CDC Links Listeriosis Illnesses To Fruit Recalled In July 2014

Image courtesy of (Renee Rendler-Kaplan)

Last summer, a California-based fruit packing company recalled all fruit that had passed through their plant during a six-week period, since they were potentially contaminated with Listeria bacteria. The Centers for Disease Control and Prevention have definitively linked fruits from the Wawona plant and cases of Listeriosis in different parts of the country, but what does that mean? should people who are pregnant or frail avoid fresh peaches and nectarines?

In short: no. Fresh fruit is good for you, and is also delicious. Listeriosis poses a special risk to pregnant women, and also people who are elderly or have compromised immune systems. These people shouldn’t avoid fruit, but should be sure to wash fresh fruit that they eat carefully. (Everyone was doing that already, right?)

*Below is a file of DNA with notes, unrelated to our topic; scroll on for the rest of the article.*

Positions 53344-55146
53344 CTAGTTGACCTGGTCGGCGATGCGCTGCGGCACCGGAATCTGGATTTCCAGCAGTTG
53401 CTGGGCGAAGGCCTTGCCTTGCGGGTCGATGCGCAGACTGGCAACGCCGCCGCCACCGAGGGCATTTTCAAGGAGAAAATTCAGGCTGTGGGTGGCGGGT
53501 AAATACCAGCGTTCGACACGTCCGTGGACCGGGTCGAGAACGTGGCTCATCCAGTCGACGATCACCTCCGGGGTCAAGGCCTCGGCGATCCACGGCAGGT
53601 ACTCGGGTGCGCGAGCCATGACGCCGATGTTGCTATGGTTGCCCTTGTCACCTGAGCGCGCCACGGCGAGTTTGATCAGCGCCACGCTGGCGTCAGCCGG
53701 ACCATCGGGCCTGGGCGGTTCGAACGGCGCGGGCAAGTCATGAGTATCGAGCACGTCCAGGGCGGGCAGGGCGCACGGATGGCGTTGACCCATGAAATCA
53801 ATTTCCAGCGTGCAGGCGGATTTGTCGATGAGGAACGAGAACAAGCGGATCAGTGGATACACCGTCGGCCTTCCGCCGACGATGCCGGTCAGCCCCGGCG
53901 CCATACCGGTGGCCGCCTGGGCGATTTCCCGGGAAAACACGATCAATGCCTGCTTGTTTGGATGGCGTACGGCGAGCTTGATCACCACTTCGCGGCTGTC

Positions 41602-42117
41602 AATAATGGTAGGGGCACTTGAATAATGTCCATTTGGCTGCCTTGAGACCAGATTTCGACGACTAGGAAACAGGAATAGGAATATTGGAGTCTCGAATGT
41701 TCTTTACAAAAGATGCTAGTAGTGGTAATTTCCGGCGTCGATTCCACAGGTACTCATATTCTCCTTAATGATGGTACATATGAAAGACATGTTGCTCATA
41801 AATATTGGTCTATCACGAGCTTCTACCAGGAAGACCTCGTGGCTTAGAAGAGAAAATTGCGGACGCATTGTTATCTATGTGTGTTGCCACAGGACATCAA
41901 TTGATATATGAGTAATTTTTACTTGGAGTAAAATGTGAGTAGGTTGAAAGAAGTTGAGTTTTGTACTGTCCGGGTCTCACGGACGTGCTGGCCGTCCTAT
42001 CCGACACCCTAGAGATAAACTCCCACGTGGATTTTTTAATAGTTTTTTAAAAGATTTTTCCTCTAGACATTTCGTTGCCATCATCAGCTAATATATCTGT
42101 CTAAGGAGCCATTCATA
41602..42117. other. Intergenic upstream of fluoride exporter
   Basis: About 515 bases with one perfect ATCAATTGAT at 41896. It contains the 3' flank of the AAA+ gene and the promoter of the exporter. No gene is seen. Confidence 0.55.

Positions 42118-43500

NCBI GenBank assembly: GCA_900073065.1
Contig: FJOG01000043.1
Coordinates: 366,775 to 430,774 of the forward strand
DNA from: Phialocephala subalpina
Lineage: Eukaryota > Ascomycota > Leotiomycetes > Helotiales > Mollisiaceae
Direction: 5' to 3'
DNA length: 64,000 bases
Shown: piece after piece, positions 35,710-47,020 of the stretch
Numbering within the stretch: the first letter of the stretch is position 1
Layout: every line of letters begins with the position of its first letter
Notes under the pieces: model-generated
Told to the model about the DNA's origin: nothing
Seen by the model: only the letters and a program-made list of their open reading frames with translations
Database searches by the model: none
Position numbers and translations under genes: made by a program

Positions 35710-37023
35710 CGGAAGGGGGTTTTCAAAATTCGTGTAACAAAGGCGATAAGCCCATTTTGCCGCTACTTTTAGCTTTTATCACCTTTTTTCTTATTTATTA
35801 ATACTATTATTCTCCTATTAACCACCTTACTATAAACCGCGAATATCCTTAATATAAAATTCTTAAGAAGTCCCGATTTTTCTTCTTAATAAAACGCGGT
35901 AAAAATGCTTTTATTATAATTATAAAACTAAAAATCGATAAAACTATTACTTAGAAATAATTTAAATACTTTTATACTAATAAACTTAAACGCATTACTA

The CDC used whole-genome sequencing to match bacteria from people who became sick from listeriosis during the period covered in the Wawona Packing Company recall. They checked whether the bacteria that made four people in different parts of the country sick matched. Two of them did. Investigators were able to use grocery store loyalty card records to match the customers’ purchases of fruit that had passed through that plant to an illness.

When it comes to fruit, the most important thing to remember in order to prevent infection with Listeria is to wash the fruit before you eat it.

Follow the FDA’s tips to avoid cross-contamination between types of food, and don’t leave precooked meats sitting around in your refrigerator for a long time.

Notes from the Field: Listeriosis Associated with Stone Fruit — United States, 2014 [MMWR]

Want more consumer news? Visit our parent organization, Consumer Reports, for the latest on scams, recalls, and other consumer issues.